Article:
Operations that provide the liquidation preference give access to an investment formula that is intended to lead at least to recover the capital invested and to generate at least the ROI expected according to the Business Plan, except in cases of default of the operation.

Consequently, an investor holding "Wall" shares, is entitled to obtain in the following order of priority: 1) repayment of the invested capital and 2) payment of the generated profit in priority to holders of shares of another category (e.g. Ordinary Shares belonging to founder members).

Liquidation preference is not applied to all projects, and can involve different cases. You can check the specific conditions within the following documents relating to the specific operation: Business Plan, Conditions of Offer, and Co-Investment Agreement.

A case study

Let’s assume an operation with the following characteristics:

  • estimated total length: 24 months;

  • estimated gross annual ROI: 12%;

  • estimated gross profit: € 400,000, out of which € 100,000 will go to “Wall” shareholders.

The operation ends after 24 months, generating a profit of only € 110,000 (€ 290,000 less than expected). In this case, holders of Wall shares are entitled to receive, after repayment of the capital - and depending on whether they have the necessary liquidity - a return corresponding to the € 100,000 initially estimated. Holders of other types of shares (e.g. founder members) will be paid, pro rata, the additional capital, which corresponds to the remaining € 10,000 profit.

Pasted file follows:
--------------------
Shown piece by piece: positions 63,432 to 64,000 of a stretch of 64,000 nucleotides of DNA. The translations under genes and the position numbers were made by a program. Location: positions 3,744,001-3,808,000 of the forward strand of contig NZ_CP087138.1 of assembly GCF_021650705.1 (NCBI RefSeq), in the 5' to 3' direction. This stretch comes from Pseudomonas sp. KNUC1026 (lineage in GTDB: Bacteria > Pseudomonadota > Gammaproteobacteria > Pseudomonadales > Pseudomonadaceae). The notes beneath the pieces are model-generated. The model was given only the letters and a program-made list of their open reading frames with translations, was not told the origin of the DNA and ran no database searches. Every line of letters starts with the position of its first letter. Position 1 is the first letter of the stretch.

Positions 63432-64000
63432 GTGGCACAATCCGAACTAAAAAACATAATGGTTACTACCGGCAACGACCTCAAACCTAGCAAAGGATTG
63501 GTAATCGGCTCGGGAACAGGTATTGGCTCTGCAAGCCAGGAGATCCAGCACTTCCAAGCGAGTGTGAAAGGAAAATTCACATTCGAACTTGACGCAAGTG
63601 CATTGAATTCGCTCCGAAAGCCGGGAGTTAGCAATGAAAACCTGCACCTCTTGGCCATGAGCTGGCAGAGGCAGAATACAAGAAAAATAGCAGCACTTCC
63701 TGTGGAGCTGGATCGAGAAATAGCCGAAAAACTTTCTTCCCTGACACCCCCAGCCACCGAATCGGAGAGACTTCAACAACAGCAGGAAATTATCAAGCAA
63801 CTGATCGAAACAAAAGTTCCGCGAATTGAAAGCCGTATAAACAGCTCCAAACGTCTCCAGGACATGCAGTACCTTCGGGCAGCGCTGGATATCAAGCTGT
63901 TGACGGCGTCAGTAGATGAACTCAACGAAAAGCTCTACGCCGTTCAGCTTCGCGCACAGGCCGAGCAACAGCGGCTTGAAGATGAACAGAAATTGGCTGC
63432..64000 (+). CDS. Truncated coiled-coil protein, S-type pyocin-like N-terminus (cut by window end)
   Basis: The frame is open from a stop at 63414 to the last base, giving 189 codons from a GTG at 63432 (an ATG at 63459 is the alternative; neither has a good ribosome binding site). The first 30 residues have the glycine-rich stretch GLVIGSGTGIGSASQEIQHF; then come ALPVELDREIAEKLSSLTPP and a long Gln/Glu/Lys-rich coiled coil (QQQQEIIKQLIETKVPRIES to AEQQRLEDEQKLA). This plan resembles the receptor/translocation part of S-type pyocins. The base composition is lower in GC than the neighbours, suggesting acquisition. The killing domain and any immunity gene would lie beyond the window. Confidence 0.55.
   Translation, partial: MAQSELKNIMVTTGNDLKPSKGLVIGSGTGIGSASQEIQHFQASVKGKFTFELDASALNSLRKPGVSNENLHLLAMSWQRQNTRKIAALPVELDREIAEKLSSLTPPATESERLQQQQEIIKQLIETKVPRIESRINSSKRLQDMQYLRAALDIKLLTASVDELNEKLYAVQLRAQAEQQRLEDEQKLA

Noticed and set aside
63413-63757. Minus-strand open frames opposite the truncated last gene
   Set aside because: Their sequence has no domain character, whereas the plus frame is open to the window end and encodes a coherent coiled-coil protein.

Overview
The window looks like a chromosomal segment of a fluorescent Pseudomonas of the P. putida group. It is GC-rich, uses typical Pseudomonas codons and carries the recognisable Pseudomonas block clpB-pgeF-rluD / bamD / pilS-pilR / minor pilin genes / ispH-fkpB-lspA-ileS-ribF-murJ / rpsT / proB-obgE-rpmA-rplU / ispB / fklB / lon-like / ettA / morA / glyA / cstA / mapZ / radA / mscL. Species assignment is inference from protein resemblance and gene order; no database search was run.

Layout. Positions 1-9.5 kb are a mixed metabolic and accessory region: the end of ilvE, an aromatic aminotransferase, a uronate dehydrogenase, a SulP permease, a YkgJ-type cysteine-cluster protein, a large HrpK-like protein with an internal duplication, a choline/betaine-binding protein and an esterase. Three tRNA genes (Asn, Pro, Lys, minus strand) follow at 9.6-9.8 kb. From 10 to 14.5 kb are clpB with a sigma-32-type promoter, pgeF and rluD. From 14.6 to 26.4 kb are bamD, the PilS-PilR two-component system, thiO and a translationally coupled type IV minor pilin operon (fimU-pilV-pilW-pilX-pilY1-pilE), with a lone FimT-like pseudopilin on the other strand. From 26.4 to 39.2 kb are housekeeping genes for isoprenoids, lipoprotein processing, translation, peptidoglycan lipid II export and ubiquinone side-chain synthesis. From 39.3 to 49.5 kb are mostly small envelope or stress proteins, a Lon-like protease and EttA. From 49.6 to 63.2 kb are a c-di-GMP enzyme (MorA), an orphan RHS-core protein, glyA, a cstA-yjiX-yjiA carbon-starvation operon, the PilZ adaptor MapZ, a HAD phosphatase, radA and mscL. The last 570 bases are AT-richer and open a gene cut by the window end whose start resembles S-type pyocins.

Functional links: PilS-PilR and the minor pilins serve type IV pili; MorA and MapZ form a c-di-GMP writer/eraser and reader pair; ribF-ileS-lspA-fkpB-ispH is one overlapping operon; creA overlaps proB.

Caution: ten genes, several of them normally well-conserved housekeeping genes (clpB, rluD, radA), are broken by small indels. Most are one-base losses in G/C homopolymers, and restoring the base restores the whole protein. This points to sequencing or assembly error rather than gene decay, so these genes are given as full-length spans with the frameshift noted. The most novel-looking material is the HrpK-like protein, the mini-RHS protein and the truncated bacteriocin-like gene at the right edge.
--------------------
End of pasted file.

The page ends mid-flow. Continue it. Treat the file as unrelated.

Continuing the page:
The following cases are added to this initial hypothesis:

Case A.

The project ends under the same conditions as above, but with a one-month delay, reaching a total length of 25 months.

If the above-mentioned documents specify that the Offeror is obliged to pay an amount as interest payment up to a minimum amount equal to the "gross annualized ROI", the following situation would arise.

After repayment of the capital and up to capacity, i.e. if liquidity is available, the Offeror company will repay to Wall shareholders a total of € 104,000 of profit, due to the one-month delay, and no longer only €100,000.

Case B.

The operation ends after 25 months. If the above documents specify that the Offeror is required to pay an amount by way of interest up to a minimum amount equal to "total gross ROI", the following situation would arise.

After repayment of the capital and up to capacity, i.e. if liquidity is available, the Offeror company will repay the Wall shareholders a total of €100,000 by way of profit. Therefore, in this case, the one-month of delay does not affect the total profit distributed.


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